Lasting impressions

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Early trauma can have a devastating effect on children, leaving them more likely to misuse drugs and alcohol. We need to be ready to help at this formative stage, say Addaction and YoungMinds.

Children who experience trauma are more likely to misuse drugs and alcohol – a situation that needs to be tackled urgently by local commissioners, say Addaction and YoungMinds. The two charities have joined forces to publish Childhood Adversity, Substance Misuse and Young People’s Mental Health, a briefing paper and action plan that aims to help young people avoid high risk substance misuse and further trauma from being criminalised.

The paper has been sent to all clinical commissioning groups across the country and urges local commissioners and providers to do more to tackle the issue, including making drug and alcohol education universal across all schools.

Among key issues, it highlights that children who have experienced four or more adverse childhood experiences – like abuse, neglect, domestic violence, taking on adult responsibilities or living in households where people misuse substances – are twice as likely to binge drink and 11 times more likely to use crack cocaine or heroin.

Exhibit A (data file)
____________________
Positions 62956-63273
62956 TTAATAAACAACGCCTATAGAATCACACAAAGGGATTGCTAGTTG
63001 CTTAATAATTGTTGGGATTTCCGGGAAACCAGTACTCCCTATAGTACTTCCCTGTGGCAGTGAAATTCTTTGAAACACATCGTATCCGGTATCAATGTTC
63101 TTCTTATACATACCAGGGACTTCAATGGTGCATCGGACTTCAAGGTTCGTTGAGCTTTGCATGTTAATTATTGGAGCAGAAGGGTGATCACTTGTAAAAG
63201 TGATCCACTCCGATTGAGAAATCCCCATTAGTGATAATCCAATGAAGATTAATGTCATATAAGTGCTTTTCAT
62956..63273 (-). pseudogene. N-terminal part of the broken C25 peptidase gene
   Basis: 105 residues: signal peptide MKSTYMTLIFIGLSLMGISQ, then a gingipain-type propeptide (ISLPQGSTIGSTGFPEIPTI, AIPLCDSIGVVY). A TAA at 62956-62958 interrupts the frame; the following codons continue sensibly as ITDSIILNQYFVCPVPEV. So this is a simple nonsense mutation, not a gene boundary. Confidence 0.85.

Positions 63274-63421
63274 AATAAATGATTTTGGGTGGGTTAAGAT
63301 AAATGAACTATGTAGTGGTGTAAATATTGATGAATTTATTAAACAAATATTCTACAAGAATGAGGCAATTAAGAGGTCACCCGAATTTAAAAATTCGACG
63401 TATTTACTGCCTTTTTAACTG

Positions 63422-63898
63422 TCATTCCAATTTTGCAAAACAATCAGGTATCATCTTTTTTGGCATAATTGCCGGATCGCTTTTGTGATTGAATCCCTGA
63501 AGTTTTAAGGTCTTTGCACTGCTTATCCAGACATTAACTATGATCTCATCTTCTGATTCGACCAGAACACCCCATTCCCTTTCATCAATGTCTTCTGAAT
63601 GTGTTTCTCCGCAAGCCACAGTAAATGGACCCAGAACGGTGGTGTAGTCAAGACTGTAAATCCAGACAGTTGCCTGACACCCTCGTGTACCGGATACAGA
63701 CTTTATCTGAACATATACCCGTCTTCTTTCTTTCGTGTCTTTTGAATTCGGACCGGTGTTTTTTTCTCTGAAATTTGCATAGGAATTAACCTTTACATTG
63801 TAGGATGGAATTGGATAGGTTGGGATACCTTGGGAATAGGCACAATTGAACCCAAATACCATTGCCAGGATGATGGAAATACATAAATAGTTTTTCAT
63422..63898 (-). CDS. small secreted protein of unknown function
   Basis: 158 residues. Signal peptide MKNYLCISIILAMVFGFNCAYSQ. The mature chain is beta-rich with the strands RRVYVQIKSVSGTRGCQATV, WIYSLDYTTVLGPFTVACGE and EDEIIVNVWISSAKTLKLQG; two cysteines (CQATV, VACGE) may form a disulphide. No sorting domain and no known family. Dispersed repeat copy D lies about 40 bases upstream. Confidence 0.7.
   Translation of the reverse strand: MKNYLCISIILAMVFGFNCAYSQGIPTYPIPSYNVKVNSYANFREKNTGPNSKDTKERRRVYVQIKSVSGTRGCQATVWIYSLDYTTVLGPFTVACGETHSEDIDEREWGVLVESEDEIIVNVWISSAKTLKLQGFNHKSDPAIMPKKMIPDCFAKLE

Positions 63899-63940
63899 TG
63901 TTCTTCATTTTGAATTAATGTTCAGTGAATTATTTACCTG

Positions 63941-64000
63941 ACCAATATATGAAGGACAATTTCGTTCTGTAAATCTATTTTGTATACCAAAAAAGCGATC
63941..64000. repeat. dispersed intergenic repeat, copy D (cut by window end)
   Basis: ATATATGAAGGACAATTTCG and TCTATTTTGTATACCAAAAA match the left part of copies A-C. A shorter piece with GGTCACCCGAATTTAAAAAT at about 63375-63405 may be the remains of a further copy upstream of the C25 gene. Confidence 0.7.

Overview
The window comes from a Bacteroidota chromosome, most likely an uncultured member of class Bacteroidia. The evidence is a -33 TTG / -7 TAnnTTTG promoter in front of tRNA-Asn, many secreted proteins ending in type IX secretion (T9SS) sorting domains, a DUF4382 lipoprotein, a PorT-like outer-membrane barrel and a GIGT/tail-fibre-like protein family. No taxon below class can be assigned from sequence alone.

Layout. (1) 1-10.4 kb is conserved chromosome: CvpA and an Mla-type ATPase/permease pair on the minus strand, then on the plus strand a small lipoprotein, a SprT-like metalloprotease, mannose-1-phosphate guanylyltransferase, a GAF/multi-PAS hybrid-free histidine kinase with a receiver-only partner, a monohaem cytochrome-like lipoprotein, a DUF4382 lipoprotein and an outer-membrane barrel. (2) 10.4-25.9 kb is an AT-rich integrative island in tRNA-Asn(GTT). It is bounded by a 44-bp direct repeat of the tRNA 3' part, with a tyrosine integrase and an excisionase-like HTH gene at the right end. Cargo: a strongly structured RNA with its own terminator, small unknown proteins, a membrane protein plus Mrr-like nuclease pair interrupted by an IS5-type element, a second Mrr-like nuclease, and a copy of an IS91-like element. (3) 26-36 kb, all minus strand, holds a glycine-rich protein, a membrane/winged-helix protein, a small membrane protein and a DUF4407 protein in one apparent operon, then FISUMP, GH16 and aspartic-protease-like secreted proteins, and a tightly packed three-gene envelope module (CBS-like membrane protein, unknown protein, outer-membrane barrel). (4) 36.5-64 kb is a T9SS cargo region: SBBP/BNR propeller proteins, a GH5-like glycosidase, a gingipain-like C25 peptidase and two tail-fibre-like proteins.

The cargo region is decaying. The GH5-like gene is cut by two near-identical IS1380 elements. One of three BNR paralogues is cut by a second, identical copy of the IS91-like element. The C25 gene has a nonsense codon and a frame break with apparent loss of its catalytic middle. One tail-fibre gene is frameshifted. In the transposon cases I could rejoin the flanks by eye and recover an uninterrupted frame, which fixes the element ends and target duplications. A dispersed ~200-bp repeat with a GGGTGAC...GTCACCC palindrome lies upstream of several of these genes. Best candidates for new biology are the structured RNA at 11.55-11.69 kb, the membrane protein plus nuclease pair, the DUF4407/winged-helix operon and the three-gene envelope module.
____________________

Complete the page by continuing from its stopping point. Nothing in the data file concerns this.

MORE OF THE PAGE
If children regularly use substances from an early age, it can substantially impact their neurobiological and cognitive develop­ment, as well as affecting their ability to learn skills to self-soothe or self-regulate when faced with further emotional stress. Ultimately, this has a negative impact on their physical and mental health.

More than 200,000 children in England now live with at least one adult who is alcohol dependent, which can have a significant impact on their parenting abilities and make it more likely they’ll expose their child to adversity and trauma – often leading to an intergenerational cycle.

As their substance misuse escalates, young people can find themselves face to face with the police or youth justice system, where neither their mental health, nor the trauma they have faced is adequately addressed.

‘Young people get a rough ride in the media with sensationalist headlines about drug or alcohol use,’ says Addaction’s chief executive Mike Dixon. ‘It’s vital we stand up and highlight that for some young people, use of drugs or alcohol is their attempt to numb or cope with trauma or emotional distress. We can better support young people if commissioned services are trauma-informed and if professionals understand why and how young people use substances.’

Rick Bradley is operations manager of Addaction’s Mind and Body programme, aimed at young people at risk of self-harming. ‘We must ensure young people can talk openly about mental health and substance use without fear of being judged and stigmatised,’ he says. ‘Talking to peers has helped the young people on the Mind and Body programme realise it is okay not to be okay all of the time, with three in four reporting an improvement in wellbeing. We hope we can inspire and empower other young people to follow their lead.’